Five correct answers to every problem

As the 2020 election winds to a close, perhaps we should consider the wise counsel offered by the late Ralph Regula, whose long and impartial service to the state made him our congressman for all Ohio. Ralph could often be heard to say that the job of Congress was “an exercise in hard choices” — which he used when explaining to his constituents why the suggestions they lobbied him about were not as easily implemented as they thought they should be.

His phrase — an exercise in hard choices — also needs to be explored in more detail because most political arguments are fraught not just with partisanship but with an overly simplistic analysis of the issues at hand. Indeed, whether it is the environment, civil rights, abortion, or the economy, among many issues, reality encompasses far more than is often voiced by those speaking most loudly for or against an issue. Sound bites rarely capture the full dimensions of any issue.

Thus, in keeping with Ralph’s phrase, and as a further measure of nuancing any argument, I offer for your consideration the advice of a seasoned Washington public servant, Charles Huettner, whose last assignment at the White House was as executive director of the President’s Commission on the Future of the Aerospace Industry. His many years of service led Charlie to conclude that any problem presented to government, business, or anyone for that matter, has at least five correct answers.

How can that be? Five correct answers to any problem? Charlie summarizes this with the acronym POETS. For example, every issue in Washington first has a Political answer. Any political answer is correct if you have the requisite number of votes on your side. Of course, that answer must then be implemented, and the Operational steps needed to accomplish the proposed solution can often be complex, involving several agencies or departments, not all of which may agree with the process.

Third, what are the Economic resources needed, or budgetary consequences of that implementation; what does it cost? Something that sounds great in principle may be too costly in itself, or there may be competing funding priorities that outweigh its level of importance.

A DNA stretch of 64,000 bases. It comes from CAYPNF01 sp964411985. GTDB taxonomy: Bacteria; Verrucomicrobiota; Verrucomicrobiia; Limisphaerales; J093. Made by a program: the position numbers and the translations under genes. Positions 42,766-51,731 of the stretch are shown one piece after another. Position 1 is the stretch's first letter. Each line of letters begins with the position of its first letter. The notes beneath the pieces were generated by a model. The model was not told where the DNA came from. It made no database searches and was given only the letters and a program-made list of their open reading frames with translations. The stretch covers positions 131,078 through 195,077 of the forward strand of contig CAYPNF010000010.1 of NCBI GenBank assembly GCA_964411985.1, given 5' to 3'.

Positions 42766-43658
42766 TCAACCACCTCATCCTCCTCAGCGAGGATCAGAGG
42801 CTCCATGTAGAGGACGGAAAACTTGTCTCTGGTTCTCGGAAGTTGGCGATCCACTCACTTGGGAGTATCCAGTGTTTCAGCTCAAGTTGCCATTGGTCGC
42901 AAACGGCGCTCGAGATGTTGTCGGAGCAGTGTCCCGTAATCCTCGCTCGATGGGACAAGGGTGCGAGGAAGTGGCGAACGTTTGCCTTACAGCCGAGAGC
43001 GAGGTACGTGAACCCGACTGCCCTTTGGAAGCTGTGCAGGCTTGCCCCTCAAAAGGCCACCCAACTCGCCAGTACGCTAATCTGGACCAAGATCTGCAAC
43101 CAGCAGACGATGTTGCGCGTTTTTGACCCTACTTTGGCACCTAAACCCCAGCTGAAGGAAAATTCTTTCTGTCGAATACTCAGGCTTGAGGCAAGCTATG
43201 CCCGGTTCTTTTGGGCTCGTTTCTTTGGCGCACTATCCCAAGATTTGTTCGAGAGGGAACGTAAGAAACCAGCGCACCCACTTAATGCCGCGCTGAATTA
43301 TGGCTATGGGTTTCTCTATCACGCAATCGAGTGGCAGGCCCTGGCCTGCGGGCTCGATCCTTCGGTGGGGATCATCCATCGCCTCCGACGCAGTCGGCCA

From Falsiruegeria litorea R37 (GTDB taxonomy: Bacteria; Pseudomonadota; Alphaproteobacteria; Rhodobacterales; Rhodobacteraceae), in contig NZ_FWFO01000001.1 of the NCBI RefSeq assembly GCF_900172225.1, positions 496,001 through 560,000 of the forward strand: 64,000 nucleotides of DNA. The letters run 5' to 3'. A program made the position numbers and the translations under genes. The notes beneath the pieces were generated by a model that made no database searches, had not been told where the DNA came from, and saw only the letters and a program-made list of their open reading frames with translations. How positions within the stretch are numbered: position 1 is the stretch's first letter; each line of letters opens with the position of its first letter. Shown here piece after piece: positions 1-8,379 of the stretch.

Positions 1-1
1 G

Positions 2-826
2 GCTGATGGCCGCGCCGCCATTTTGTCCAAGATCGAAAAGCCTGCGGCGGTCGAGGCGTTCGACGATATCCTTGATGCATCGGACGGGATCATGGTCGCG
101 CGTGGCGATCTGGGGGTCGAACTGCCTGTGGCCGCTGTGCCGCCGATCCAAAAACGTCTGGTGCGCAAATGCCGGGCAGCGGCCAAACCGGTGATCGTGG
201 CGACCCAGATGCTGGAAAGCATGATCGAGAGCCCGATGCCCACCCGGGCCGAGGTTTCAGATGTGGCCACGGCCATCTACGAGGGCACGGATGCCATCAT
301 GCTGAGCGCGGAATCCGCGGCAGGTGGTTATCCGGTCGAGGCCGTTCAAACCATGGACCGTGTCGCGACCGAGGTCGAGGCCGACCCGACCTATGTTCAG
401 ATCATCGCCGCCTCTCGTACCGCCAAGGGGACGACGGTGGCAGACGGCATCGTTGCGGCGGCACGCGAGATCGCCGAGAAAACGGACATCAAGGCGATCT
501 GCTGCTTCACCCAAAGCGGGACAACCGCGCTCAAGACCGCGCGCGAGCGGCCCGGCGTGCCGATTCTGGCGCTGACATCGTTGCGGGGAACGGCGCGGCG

Fourth is the Technical answer: Are there the requisite technical resources/expertise to enable the proposal to be implemented? What are the degrees of certainty/uncertainty in deploying those technical resources to solve this particular problem? And what may be the unintended consequences of using that technology for this problem? Will today’s solution become tomorrow’s problem?

Finally, there is the Societal answer: How will the public react to the proposed approach?

In short, every issue has its political, operational, economic, technical and societal (POETS) components. Each of these answers can be correct, but each will be perceived as right or wrong by some group or another.

The 2020 election has been no different. Indeed, we saw many examples in the debates and in the press that when issues are viewed too simplistically, or from only one perspective, our capacity for fuller understanding is diminished and pointless arguments ensue. The blame game seldom leads to better understanding. Reason and calm can, and should, prevail in our public discourse.

Perhaps you already love poetry and appreciate the nuances it can illuminate. But even if you don’t, knowing about an exercise in hard choices and POETS can help you and your colleagues better frame issues and work more reasonably toward the common good. Anything worth doing is, understandably, an exercise in hard choices. Ralph would be smiling.

Luis M. Proenza  is President Emeritus of The University of Akron